Homeowners should be walking away from underwater houses in droves, according to the analysis of University of Arizona law professor Brent White. And they shouldn’t feel guilty about it either.
White’s argument is that until borrowers make clear headed economic, rather than emotional, decisions about paying for underwater houses, the banks will not be moved to modify mortgages. And of course, the statistics that are coming out about the number of mortgages actually, permanently modified are laughable: something like 1700 mortgages modified in a country where 8% of mortgages are delinquent.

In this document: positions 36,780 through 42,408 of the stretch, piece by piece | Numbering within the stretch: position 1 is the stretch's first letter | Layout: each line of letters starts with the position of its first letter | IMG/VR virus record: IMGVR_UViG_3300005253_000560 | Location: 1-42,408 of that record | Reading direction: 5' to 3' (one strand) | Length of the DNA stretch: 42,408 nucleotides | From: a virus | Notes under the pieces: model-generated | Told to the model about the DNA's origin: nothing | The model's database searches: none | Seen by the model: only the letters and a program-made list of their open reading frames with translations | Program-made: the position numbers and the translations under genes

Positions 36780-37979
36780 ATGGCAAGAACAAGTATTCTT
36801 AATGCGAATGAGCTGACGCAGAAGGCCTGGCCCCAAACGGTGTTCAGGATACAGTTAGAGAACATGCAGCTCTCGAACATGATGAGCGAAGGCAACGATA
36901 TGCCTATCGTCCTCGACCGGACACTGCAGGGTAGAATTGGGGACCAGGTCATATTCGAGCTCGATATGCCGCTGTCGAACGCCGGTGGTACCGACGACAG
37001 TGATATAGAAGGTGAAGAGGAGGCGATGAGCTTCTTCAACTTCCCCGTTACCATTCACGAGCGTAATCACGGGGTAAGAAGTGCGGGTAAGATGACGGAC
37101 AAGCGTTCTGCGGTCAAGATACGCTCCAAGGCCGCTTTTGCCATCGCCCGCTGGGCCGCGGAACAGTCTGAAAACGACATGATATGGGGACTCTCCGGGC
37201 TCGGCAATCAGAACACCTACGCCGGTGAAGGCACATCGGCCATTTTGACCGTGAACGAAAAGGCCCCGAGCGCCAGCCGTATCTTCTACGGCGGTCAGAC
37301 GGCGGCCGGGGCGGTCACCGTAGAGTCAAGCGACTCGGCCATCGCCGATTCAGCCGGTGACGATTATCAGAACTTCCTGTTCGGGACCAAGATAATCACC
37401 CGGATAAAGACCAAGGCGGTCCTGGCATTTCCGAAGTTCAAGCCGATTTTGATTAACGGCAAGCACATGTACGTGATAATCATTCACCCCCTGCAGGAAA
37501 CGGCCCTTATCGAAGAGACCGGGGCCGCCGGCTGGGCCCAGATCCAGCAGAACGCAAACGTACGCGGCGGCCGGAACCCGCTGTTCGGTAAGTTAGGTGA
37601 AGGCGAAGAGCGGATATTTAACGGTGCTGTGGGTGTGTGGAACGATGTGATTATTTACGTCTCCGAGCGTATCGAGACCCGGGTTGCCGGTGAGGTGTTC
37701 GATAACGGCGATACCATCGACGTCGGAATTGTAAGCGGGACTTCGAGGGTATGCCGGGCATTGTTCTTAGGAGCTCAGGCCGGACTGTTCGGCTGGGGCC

So, is a contract to repay money a moral commitment, or is it a promise made with economic consequences for breaking it? Look at the example of professional sports coaches: coach has a five year contract, team doesn’t perform, and owner fires coach after two years. Coach has a right to damages for the remaining three years of the contract.
Does anyone think the team owner has done something immoral? Rather, he has chosen to pay the price of breaking a legally enforceable promise to pay the coach for five years.
It is the scale of the impact that adoption of White’s view of home loans that has provoked a stern, finger wagging response from lenders and Fannie Mae. White terms the campaign by banks, government and media to brand voluntary default as immoral as “social control”.
White’s 50+ page paper is available online.